- Ferris D. & Hedgcock J. (2014). Approaches to scoring L2 writing. In D. R. Ferris, & J. Hedgcock, Teaching L2 composition: Purpose, process, and practice (pp. 202-225). Routledge.
- Miller, E. (n.d.). Evaluating and grading multilingual writing. Writing across the curriculum. https://dept.writing.wisc.edu/wac/evaluating-and-grading-multilingual-writing/
- Shapiro, S., Farrelly, R., & Tomaš, Z. (2014). What is assessment?In S. Shapiro, R. Farrelly, & Z. Tomaš, Fostering international student success in higher education (pp. 39-46).
- Zawacki, T. M., & Habib, A. S. (2014). Negotiating “errors” in L2 writing: Faculty dispositions and language difference. In Zawacki, Terry Myers, & Cox, Michelle. (Eds.). WAC and second language writers: Research towards linguistically and culturally inclusive programs and practices (pp. 183-210). http://wac.colostate.edu/books/l2/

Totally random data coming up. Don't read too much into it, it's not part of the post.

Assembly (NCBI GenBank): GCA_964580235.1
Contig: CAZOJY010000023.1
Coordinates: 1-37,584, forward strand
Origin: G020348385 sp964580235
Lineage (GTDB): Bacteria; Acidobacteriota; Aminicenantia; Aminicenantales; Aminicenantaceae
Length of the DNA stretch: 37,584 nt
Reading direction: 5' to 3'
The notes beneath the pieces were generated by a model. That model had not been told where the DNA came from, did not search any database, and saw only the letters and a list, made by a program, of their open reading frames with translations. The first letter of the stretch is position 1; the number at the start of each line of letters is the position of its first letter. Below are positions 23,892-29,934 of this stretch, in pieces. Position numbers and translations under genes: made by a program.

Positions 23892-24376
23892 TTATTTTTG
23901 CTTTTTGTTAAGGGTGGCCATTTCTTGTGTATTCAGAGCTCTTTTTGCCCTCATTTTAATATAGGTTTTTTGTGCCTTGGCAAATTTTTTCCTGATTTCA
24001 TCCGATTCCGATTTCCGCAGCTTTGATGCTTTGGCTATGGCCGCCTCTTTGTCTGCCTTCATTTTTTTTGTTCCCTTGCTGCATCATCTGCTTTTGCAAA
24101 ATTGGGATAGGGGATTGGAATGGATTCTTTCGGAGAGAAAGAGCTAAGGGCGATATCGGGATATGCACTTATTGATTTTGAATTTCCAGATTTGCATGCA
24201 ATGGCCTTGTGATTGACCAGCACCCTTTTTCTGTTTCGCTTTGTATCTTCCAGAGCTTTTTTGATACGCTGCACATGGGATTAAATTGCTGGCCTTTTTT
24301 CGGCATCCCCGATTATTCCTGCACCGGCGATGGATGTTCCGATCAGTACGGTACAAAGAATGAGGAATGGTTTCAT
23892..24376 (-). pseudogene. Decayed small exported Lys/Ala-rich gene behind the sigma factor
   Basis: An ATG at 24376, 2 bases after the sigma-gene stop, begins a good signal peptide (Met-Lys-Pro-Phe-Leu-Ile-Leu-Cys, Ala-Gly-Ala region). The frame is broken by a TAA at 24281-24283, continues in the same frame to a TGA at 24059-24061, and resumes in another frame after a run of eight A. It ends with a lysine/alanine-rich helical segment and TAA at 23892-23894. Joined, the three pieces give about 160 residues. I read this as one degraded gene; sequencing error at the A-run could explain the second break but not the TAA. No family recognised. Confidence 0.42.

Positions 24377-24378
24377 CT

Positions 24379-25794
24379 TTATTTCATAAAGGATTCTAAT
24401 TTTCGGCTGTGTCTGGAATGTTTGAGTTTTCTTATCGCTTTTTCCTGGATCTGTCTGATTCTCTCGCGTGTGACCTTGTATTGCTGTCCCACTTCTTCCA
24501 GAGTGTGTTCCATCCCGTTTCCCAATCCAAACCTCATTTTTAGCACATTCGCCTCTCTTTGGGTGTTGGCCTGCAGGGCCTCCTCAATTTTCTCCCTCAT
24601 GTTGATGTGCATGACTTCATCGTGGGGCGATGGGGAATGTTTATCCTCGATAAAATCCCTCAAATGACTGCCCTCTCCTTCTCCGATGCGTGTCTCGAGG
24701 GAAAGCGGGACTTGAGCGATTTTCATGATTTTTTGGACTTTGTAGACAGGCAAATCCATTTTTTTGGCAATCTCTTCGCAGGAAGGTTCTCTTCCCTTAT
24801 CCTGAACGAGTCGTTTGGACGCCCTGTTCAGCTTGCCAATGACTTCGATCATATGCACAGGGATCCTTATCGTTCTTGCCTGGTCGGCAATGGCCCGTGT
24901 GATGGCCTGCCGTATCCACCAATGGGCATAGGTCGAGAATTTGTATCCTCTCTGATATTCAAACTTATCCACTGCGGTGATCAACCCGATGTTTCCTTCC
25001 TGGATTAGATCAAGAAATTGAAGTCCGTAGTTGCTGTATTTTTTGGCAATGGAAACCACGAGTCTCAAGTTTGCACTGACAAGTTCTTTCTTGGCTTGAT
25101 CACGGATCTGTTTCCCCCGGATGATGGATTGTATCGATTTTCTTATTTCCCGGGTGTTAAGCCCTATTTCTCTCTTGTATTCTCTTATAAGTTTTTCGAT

- Leora Freedman’s Grading Multilingual Students’ Papers: A Practical Guide offers helpful strategies for thirteen challenging scenarios of assessing ML writing in humanities, sciences and social sciences.
- Ferris D. & Hedgcock J. (2014). Practical concerns in assessing student performance. In D. R. Ferris, & J. Hedgcock, Teaching L2 composition: Purpose, process, and practice (pp. 225-233). Routledge.
- Freedman L. (2011). Grading Multilingual Students’ Papers: What Are the Issues? University of Toronto: Writing. https://writing.utoronto.ca/teaching-resources/grading-issues/
- Hafernik, J. J., & Wiant, F. M. Assessment. In J. J. Hafernik & F. M. Wiant, Integrating multilingual students into college classrooms (pp. 108-132). Multilingual Matters.
- Shapiro, S., Farrelly, R., & Tomaš, Z. (2014). Other assessment issues to consider. In S. Shapiro, R. Farrelly, & Z. Tomaš, Fostering international student success in higher education (pp. 46-53).